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Sometimes a director of total genius directs a film that is clearly understood. The intention of ‘Hugo’ the film and the character seems to be that which some audiences love about the movies; total and utter schmaltz.
Yet there is something appealing about the technical genius of the production and its similarity in richness to a Powell / Presberger picture. There is marginally less to appeal than a tub of margarine if the truth were told.
Smug and complacent
With the setting of a deserved Oscar Winner for its excellent cinematography and lushness of scenes, the world of ‘Hugo’ seems worrying at times in its smugness and complacency.
In fact you might be surprised that it is presented as a Martin Scorsese Picture and not a Spielberg Picture, so massive is its beauty.
It’s so obviously not a bad film, but it’s setting can be a bit too rich for the eyes at times, although Mums around the world will perhaps sigh with relief at the lack of violence compared to such films as ‘Taxi-Driver’ or even ‘Goodfellas’.
Un-offensive and sweet
‘Hugo’ is about as un-offensive and sweet as a movie can get and its portrayal of characters as bad are all explained eventually. Yet it’s as far removed from a typical Scorsese film as you can possibly get and perhaps that is the point.
Maybe Scorcese needed to prove to an audience that he’s really a humane director after all. Perhaps the work he is most noted for became a financial dilemma. Who knows?
Somehow, ‘Hugo’ is lush and beautiful in much the same way as ‘The Red Shoes’ and it is good that he demonstrates a good heart throughout as being so important.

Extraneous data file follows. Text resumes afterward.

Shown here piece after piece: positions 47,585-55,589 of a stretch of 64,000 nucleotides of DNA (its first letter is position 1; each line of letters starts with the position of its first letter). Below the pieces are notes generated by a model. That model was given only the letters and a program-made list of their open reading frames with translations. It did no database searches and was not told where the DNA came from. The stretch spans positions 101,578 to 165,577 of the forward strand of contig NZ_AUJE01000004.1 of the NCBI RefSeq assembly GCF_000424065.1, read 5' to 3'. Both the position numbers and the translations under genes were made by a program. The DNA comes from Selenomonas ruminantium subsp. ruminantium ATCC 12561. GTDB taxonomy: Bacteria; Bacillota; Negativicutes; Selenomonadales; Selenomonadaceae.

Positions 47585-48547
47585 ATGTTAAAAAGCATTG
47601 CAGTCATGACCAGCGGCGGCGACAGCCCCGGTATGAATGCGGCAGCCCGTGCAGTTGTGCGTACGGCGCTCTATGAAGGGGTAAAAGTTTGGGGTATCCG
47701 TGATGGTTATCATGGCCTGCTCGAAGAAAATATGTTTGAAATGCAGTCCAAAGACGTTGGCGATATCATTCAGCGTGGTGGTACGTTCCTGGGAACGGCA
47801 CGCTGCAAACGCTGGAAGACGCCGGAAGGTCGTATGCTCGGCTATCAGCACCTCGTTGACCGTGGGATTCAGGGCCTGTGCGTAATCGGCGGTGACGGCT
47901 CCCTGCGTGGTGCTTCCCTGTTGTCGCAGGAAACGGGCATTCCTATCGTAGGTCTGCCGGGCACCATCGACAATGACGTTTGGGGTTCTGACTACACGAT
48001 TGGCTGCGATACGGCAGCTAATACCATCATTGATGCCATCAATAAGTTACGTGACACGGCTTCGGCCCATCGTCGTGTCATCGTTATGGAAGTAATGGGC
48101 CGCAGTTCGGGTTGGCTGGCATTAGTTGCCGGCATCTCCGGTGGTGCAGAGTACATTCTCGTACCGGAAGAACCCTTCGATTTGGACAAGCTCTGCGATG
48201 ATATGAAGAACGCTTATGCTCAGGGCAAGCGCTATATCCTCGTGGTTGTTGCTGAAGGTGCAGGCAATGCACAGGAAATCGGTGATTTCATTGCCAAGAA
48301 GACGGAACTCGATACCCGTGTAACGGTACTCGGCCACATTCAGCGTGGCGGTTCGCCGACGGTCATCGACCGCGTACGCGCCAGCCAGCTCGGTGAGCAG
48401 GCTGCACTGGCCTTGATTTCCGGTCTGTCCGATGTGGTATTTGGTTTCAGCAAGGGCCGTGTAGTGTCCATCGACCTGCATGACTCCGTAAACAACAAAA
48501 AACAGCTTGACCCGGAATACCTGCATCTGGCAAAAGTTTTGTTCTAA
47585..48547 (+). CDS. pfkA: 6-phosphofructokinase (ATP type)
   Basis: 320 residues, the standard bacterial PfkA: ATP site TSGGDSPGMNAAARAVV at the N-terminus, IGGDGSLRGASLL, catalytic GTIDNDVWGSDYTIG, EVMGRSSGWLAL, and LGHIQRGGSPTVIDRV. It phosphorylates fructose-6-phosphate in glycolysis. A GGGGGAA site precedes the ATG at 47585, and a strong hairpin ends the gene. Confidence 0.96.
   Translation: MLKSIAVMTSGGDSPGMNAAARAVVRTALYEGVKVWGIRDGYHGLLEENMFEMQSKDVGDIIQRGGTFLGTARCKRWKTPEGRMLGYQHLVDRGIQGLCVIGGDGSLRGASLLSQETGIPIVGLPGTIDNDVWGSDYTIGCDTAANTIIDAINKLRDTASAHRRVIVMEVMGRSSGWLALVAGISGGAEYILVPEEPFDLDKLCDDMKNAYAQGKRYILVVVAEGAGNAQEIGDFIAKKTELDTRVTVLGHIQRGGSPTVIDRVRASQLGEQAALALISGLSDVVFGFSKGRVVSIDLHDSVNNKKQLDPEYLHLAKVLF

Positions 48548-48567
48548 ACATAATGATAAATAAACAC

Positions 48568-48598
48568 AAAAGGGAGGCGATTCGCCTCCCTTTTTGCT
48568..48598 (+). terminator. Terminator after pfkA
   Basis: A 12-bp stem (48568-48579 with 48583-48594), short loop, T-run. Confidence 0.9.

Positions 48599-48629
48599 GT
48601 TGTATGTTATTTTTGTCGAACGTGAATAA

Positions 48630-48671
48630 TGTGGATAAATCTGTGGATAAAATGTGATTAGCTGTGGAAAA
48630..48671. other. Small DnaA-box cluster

Yet, it’s akin to watching a film that almost would demonstrate that when Scorsese is allowed to cause controversy, his films become extremely important and ‘Hugo’ can be somewhat contradictory as it manages to cause partial offence by being so sweet and twee.
To be honest, it is a surprisingly dull film and even ‘Star Wars’ was a ‘U’ certificate film and never this boring. If you want to gain a young audience’s trust then the question remains why Scorsese did not make this film a long time ago?
Perhaps the timing was that he had never ventured towards the Oscars with so much drive? ‘Hugo’ won five Oscars and that’s usually enough to clear some audiences into wonder. Yet it is a truly inoffensive piece of work and so dream-like, that perhaps, like ‘The Age of Innocence’ you could wake-up curious if you’ve seen a film at all within it.
It could be noted that Martin Scorsese has never been a predictable film director and perhaps he was tired of being renowned for his earlier work, but ‘Hugo’ should be avoided by anyone who thinks it will be a classic.
It merely seems to be a film of a cleaned up variety and appealing for a wider audience and the production level is high and excellent and a total opposite to anything he has achieved before, but it is a film that pays homage to romantic cinema and sadly it’s just not as interesting as a result. Everything else he has directed is more worthy of attention.